The debate surrounding Shamima Begum’s case is now the centre stage for discussions on citizenship, human rights and how visibly racialised and visibly Muslim people are treated by the British state and the media. Race, class, faith, gender, colourism and distance to (or from) being born in the UK and having a British passport are key factors in how this debate plays out. Discussions largely boil down to an interrogation of who is and isn’t British, and the technique for tearing away Shamima’s “Britishness” is a relentless campaign of dehumanisation.
For example, The Mirror ran an article just two days before Shamima spoke to Sky News titled “Revealed: Shamina Begum’s middle-class terrorist husband who plotted atrocity in Europe”, illustrated with a photograph of Yago Riedijk prior to his conversion to Islam with a caption “Jihadhist Yago Riedijk is the husband of ISIS bride Shamima Begum”. The article describes Riedijk as “smiling shyly in a checked shirt”, and explains the he was “born into a ‘lovely’ middle class family” and was a “’polite’ little boy who would play football in the street in Arnhem”. In contrast, an article published by the Sun reads: “ISIS Bride Shamina Begum STRIPPED of British citizenship after showing no remorse for fleeing Syria”. The Mirror article insinuates that Riedijk was respectable before he converted to Islam: he’s not framed as an “ISIS groom”. In contrast, Shamima is not humanised through tidbits of information about her childhood, despite being a victim of online grooming.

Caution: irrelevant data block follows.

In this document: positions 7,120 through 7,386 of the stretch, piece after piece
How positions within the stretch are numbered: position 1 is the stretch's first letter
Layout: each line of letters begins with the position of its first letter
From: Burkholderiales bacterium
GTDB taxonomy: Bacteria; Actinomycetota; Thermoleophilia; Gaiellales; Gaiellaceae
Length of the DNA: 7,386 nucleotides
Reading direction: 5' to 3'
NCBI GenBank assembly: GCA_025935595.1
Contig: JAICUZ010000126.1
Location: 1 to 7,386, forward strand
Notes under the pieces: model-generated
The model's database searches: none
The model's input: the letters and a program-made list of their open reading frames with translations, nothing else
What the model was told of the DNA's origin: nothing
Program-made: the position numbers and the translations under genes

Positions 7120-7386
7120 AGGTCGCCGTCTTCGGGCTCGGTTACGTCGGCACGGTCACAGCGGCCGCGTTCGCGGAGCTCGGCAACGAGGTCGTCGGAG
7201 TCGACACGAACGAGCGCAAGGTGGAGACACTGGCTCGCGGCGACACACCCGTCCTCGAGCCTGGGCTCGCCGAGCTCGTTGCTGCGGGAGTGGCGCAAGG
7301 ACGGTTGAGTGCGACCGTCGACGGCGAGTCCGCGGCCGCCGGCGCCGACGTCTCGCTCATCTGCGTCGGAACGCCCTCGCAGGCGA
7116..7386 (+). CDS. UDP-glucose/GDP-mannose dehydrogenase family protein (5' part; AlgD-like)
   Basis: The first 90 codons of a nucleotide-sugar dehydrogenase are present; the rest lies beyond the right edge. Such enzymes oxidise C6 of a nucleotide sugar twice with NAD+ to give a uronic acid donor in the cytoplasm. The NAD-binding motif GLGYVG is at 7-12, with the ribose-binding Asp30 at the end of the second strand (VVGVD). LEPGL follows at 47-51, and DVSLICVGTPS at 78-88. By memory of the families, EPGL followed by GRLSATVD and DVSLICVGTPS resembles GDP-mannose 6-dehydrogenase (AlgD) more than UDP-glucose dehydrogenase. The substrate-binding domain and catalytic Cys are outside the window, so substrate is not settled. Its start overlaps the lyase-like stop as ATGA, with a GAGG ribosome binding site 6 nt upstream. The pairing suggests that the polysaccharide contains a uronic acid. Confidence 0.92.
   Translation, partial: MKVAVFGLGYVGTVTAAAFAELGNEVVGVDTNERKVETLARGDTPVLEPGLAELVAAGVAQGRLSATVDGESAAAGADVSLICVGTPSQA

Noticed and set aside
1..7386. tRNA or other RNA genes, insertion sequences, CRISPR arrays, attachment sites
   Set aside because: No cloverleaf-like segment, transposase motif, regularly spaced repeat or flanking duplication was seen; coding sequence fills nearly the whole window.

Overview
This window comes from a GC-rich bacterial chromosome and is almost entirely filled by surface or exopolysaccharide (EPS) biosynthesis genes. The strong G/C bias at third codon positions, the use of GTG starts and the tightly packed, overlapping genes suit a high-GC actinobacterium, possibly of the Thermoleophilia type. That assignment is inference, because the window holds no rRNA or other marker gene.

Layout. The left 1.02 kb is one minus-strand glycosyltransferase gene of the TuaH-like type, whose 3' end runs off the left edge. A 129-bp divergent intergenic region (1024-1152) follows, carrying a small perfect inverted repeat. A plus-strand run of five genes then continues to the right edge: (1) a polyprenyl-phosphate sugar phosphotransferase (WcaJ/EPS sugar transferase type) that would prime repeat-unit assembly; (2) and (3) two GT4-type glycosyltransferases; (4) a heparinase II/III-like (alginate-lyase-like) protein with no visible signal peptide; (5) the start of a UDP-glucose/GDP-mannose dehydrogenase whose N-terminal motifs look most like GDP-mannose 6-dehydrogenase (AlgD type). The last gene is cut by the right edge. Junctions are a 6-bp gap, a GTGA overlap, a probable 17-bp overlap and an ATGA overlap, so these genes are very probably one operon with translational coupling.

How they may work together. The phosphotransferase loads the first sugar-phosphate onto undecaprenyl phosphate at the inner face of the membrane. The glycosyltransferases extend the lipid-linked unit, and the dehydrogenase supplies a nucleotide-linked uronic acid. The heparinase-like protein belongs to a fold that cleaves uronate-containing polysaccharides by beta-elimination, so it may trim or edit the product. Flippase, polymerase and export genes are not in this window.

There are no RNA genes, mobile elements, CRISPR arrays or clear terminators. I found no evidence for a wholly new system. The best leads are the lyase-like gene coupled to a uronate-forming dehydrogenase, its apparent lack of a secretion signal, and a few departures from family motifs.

“The British state has been making people stateless for quite some time to minimise a perceived threat to public security”
There is a growing sense that the revocation of Shamima’s citizenship sets a dangerous precedent for the arbitrary removal of rights. However, as Javid pointed out, the British state has been making people stateless for quite some time to minimise a perceived threat to public security. All people who are born to Bangladeshi parents are entitled to Bangladeshi citizenship and most of the Bangladeshi diaspora (known as “Bangladeshi origin foreign nationals” by the Bangladeshi High Commission) travel to Bangladesh without requiring a visa stamp. If this is what Javid meant by a new precedent, it looks at her identity as part of the Bangladeshi diaspora to travel without a visa and as an opportunity to obtain citizenship, albeit the website details that a ‘No Visa Required’ permit (NVR) is only valid within “the validity of the passport”. Shamima doesn’t have a passport, and therefore has no route to get to Bangladesh to use an NVR. Shamima’s passport will state that she is born in the United Kingdom, meaning that her ethnic background has been the sole link towards this enforced statelessness. We can only speculate whether the Home Office would treat a white Welsh person, for example, who went to Syria the same way.
Last November, the UK government was found to have unlawfully stripped British citizenship from two “alleged Islamists”. The government thought the two men, like Shamima, held dual heritage Bangladeshi-British citizenship but they actually only held British nationality. UKBA wrongly assessed their cases, and the UK were subsequently blocked from making them stateless. There are options for Shamima Begum to appeal the decision made by the Home Office to come home to Bethnal Green Green. Nonetheless, the revocation of her citizenship feels a million miles from “due process” and more like further intensification of immigration controls, in the name of “security”, fuelled by racism and Islamophobia.